CHICAGOFor many years, researchers have known that individuals who are seropositive for the human immunodeficiency virus (HIV) are at much greater risk of developing two forms of cancerKaposi’s sarcoma and non-Hodgkin’s lymphoma.
A large-scale study of veterans for the first time shows that HIV-positive men also have a higher incidence of other unusual types of malignancies, compared with HIV-negative veterans or the male population as a whole, Adam J. Gordon, MD, reported at the Interscience Conference on Antimicrobial Agents and Chemotherapy (ICAAC abstract 249).
The unusual malignancies with high rates in HIV-positive men involved the oral cavity and pharynx, digestive and respiratory systems, skin, and genitalia as well as cancers that are ill-defined, said Dr. Gordon, assistant professor of medicine, VA Pittsburgh Health System Center for Health Services Research.
The study authors did not compile enough evidence to determine why the rates of these cancers were higher in HIV-positive veterans. Dr. Gordon said it might be because men in the study have engaged in risky behaviors, such as excessive alcohol(Drug information on alcohol) consumption or smoking. The magnitude of the increased risk also suggests that HIV infection or treatment may play a role.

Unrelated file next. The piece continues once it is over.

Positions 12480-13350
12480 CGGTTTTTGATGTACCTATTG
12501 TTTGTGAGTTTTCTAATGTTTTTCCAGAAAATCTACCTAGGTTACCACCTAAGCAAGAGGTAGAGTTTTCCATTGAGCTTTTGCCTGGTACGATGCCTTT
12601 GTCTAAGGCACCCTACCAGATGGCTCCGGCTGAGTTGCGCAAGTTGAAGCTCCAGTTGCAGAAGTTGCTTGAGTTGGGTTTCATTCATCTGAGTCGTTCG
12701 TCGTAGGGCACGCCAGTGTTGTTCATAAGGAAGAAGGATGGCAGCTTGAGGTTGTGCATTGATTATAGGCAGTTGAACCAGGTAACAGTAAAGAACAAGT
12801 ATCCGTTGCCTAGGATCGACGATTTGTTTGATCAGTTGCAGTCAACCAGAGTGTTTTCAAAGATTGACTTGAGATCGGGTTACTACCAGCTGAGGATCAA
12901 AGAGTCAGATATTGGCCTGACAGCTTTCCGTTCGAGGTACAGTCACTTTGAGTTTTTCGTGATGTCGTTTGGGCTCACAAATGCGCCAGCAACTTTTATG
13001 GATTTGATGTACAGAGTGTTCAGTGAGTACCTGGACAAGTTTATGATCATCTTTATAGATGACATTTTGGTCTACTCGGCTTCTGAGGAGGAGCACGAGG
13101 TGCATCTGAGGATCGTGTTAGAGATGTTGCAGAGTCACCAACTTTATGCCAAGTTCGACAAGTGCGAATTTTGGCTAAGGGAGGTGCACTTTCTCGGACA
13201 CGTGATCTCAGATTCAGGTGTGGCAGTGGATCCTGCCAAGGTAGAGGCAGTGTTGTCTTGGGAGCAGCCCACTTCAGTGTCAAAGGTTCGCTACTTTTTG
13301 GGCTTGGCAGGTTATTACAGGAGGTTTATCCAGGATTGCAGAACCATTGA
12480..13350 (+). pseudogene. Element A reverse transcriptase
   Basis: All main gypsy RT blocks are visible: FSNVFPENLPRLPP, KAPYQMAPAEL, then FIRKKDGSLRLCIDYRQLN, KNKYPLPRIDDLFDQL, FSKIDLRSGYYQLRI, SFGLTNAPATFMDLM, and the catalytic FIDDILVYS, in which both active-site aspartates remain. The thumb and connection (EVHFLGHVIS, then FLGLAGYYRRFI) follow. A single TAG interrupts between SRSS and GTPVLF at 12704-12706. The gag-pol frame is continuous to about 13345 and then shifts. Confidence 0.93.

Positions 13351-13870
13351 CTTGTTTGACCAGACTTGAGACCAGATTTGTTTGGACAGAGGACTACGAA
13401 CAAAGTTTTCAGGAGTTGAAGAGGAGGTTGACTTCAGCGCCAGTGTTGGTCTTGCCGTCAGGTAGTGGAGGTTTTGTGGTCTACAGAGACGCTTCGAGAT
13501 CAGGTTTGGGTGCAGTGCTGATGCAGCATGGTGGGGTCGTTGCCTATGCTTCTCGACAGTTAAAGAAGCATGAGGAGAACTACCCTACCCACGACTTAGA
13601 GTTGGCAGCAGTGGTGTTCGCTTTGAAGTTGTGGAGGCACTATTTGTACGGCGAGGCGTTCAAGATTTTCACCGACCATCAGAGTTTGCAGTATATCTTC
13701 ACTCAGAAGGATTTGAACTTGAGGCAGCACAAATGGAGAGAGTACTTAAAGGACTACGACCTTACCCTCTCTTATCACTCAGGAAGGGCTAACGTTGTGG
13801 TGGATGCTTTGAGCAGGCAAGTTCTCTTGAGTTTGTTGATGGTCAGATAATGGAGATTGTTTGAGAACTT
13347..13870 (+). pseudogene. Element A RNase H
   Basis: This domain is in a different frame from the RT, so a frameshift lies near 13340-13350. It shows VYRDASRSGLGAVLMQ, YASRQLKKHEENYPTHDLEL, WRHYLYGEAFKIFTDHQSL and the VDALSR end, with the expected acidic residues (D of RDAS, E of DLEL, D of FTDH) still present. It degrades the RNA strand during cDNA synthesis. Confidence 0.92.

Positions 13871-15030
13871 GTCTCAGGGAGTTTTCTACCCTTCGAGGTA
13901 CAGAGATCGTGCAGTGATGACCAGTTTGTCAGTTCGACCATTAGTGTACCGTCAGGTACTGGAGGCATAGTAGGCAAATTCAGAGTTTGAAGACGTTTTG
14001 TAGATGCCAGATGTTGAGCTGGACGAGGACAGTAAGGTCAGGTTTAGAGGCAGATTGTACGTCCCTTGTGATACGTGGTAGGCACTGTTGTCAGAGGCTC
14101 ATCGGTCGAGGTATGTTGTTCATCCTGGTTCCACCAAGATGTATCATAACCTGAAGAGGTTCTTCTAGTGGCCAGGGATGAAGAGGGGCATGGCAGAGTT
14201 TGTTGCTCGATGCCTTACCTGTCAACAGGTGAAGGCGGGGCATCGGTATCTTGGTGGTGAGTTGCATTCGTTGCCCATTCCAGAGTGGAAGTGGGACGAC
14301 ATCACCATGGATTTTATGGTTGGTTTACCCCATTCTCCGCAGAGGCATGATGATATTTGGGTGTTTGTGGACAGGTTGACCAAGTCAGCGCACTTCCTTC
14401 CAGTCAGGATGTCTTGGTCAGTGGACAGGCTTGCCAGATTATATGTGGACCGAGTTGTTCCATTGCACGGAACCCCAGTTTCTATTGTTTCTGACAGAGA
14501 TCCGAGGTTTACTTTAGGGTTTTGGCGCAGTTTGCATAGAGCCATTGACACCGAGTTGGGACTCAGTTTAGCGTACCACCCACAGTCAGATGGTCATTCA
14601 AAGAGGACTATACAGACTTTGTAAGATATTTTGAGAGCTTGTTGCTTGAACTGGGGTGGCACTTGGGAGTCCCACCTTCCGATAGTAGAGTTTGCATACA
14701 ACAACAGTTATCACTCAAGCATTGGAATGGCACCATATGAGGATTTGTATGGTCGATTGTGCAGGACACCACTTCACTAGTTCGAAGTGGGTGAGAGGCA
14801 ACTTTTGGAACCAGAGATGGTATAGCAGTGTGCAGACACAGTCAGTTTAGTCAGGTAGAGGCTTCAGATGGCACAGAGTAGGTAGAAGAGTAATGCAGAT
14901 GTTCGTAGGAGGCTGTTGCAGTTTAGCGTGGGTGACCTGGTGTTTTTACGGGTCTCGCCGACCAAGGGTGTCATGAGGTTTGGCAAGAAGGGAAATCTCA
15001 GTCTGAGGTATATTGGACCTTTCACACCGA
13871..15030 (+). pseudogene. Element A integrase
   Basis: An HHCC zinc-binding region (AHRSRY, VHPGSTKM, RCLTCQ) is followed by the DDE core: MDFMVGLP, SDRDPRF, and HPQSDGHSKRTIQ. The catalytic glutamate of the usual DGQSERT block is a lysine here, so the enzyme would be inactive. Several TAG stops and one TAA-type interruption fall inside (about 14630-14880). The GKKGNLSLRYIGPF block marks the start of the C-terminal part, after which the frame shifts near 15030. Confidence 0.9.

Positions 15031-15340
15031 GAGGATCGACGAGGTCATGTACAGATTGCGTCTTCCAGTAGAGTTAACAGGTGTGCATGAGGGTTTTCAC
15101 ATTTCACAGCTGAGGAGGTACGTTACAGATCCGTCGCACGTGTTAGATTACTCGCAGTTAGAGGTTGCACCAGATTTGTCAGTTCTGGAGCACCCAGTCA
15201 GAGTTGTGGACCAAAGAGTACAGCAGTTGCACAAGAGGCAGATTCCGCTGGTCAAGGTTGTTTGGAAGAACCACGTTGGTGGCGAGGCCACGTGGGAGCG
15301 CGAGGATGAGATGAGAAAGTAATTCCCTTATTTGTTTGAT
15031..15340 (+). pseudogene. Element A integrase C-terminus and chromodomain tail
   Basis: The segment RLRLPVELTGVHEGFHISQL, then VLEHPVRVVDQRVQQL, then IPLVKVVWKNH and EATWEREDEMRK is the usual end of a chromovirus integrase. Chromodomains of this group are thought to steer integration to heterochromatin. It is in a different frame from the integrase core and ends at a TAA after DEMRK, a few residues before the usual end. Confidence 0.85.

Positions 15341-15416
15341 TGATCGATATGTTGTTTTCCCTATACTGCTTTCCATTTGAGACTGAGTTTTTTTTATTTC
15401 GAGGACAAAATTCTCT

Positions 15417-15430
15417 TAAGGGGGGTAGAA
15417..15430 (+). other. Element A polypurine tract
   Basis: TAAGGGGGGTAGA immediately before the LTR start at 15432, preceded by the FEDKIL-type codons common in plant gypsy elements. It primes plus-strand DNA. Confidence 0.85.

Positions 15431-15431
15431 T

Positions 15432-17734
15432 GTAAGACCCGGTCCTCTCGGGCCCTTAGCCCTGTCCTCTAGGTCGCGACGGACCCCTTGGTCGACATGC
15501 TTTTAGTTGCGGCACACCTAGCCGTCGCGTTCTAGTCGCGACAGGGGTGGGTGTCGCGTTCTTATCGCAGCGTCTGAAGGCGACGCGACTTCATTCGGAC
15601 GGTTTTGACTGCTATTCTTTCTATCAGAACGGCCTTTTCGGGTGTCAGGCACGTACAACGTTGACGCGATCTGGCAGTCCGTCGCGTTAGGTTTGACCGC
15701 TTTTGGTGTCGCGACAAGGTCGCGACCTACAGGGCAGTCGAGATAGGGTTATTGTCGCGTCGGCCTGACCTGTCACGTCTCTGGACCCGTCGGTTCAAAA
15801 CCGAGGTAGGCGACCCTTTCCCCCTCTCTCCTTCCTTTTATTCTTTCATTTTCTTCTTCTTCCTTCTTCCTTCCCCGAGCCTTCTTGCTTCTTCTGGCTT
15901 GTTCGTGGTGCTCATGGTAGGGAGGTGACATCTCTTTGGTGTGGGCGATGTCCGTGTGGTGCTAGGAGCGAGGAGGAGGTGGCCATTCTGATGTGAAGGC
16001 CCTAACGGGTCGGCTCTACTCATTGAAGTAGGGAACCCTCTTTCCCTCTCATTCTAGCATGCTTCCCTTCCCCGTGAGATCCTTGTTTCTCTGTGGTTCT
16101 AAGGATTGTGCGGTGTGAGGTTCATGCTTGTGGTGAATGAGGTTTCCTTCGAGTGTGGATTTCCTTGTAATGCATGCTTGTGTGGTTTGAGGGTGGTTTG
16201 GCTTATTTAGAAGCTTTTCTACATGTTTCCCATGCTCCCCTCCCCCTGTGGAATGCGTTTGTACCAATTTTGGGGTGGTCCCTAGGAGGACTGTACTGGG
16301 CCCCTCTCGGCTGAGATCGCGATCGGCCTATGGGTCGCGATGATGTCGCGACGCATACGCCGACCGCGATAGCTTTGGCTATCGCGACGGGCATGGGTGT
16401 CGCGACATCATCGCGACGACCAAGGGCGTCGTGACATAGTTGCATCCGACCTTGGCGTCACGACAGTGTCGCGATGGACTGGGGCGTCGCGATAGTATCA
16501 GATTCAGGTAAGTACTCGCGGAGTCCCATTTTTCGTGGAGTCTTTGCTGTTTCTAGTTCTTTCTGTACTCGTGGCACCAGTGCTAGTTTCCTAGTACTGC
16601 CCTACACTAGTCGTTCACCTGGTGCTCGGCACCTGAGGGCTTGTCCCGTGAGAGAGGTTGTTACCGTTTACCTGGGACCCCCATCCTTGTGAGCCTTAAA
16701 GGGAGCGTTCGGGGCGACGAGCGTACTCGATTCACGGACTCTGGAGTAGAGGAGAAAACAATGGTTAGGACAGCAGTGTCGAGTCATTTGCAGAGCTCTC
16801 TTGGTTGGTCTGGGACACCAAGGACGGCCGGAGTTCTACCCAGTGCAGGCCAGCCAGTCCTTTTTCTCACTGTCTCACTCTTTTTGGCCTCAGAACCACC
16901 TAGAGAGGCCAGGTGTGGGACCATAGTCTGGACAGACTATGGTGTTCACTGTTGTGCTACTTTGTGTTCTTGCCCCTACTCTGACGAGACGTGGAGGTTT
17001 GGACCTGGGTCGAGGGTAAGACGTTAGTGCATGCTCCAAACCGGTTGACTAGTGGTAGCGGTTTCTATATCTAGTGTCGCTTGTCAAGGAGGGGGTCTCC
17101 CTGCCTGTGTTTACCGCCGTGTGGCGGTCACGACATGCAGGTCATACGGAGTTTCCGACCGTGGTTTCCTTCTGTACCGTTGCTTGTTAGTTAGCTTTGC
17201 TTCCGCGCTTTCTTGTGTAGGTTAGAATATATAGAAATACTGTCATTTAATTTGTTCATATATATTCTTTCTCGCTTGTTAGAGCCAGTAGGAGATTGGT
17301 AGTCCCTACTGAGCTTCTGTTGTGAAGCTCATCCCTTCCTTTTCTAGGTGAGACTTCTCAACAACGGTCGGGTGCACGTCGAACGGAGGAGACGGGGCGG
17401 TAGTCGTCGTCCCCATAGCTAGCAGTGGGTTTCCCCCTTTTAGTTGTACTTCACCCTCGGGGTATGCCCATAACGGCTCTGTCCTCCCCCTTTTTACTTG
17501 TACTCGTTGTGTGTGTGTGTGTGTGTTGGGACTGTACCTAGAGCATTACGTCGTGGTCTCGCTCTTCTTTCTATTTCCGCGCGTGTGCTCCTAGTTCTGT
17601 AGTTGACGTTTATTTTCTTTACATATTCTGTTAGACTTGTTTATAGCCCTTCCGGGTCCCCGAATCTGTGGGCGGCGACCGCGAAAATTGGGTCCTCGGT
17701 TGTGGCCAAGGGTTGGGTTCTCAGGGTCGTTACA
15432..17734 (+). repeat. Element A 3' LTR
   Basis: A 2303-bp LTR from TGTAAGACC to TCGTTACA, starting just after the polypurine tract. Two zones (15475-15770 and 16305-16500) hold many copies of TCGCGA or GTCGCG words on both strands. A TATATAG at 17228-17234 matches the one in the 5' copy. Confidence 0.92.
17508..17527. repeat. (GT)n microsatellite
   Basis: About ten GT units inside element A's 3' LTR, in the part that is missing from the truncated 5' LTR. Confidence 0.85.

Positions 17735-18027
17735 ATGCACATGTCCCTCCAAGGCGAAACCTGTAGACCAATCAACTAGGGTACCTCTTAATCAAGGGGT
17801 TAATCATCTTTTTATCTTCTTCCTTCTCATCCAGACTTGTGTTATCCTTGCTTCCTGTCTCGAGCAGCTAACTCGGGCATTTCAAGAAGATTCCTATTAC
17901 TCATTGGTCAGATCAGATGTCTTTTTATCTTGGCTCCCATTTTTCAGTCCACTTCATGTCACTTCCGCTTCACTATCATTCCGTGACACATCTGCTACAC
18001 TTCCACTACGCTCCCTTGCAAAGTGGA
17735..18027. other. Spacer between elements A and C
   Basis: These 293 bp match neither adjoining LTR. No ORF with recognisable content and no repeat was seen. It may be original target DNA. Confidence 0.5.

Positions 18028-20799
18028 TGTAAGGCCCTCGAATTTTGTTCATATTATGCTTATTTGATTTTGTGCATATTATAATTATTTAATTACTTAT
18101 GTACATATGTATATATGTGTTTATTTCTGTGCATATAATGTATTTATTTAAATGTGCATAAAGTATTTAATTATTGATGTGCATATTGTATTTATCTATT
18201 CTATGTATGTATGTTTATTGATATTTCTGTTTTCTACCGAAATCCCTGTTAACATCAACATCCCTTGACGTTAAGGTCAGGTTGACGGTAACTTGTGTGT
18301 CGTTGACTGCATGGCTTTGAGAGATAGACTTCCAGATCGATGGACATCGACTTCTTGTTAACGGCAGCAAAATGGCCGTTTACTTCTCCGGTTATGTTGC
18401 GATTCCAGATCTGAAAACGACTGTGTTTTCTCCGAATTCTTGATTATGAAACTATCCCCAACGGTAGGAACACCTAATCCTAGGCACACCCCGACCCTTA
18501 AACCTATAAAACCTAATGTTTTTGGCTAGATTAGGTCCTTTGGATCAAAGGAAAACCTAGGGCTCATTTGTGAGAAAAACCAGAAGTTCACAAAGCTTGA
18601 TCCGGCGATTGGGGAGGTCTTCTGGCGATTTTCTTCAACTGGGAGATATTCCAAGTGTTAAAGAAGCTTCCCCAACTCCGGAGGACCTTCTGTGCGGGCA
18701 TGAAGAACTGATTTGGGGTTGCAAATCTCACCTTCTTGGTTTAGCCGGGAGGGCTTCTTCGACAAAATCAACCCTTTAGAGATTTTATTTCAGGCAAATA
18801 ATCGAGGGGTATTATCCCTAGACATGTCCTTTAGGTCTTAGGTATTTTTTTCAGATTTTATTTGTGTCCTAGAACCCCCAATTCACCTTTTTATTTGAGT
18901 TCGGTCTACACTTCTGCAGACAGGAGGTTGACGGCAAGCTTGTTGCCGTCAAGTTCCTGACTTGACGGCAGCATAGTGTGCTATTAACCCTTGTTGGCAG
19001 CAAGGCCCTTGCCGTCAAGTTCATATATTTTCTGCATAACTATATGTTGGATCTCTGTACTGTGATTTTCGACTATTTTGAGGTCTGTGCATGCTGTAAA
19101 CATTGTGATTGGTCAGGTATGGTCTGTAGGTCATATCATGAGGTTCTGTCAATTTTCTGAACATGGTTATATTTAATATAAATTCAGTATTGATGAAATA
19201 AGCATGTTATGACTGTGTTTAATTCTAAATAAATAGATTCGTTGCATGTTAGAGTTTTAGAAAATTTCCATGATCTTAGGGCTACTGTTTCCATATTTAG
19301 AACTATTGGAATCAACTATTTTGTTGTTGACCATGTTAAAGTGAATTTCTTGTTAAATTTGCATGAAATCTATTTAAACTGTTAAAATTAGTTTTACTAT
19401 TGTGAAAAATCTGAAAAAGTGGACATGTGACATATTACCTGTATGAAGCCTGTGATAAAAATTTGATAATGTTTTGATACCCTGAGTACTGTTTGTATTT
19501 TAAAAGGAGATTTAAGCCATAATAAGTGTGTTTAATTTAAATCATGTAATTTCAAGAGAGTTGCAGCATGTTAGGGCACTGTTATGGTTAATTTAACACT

Early Cancer Screening
"This type of information gives physicians an idea of what to look for in terms of other diseases that may be affecting the HIV population so they may institute some kinds of cancer screening early," he said.
The study included 868 HIV-positive men between the ages of 27 and 79 who were treated at HIV clinics in the Cleveland, Manhattan, and Houston VA hospitals between July 1999 and June 2000 as part of the Veterans HIV/AIDS Cohort Study (VACS 3).